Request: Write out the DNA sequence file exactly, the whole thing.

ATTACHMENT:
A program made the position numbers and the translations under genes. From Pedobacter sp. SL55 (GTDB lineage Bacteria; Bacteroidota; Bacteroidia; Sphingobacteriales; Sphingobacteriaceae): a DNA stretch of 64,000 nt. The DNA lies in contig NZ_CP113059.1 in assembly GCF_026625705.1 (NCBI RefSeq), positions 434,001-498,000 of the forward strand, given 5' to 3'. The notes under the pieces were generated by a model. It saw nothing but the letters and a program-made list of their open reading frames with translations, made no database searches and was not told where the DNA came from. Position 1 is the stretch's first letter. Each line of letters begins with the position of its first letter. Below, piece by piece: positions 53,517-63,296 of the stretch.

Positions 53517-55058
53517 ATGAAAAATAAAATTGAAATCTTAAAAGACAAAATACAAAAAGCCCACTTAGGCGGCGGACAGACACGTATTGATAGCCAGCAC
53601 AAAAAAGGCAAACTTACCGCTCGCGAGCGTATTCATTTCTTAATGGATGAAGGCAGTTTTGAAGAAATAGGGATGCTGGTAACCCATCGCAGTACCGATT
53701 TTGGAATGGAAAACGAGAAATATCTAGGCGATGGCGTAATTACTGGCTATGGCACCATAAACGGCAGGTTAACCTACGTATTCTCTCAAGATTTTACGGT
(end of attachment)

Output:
A program made the position numbers and the translations under genes. From Pedobacter sp. SL55 (GTDB lineage Bacteria; Bacteroidota; Bacteroidia; Sphingobacteriales; Sphingobacteriaceae): a DNA stretch of 64,000 nt. The DNA lies in contig NZ_CP113059.1 in assembly GCF_026625705.1 (NCBI RefSeq), positions 434,001-498,000 of the forward strand, given 5' to 3'. The notes under the pieces were generated by a model. It saw nothing but the letters and a program-made list of their open reading frames with translations, made no database searches and was not told where the DNA came from. Position 1 is the stretch's first letter. Each line of letters begins with the position of its first letter. Below, piece by piece: positions 53,517-63,296 of the stretch.

Positions 53517-55058
53517 ATGAAAAATAAAATTGAAATCTTAAAAGACAAAATACAAAAAGCCCACTTAGGCGGCGGACAGACACGTATTGATAGCCAGCAC
53601 AAAAAAGGCAAACTTACCGCTCGCGAGCGTATTCATTTCTTAATGGATGAAGGCAGTTTTGAAGAAATAGGGATGCTGGTAACCCATCGCAGTACCGATT
53701 TTGGAATGGAAAACGAGAAATATCTAGGCGATGGCGTAATTACTGGCTATGGCACCATAAACGGCAGGTTAACCTACGTATTCTCTCAAGATTTTACGGT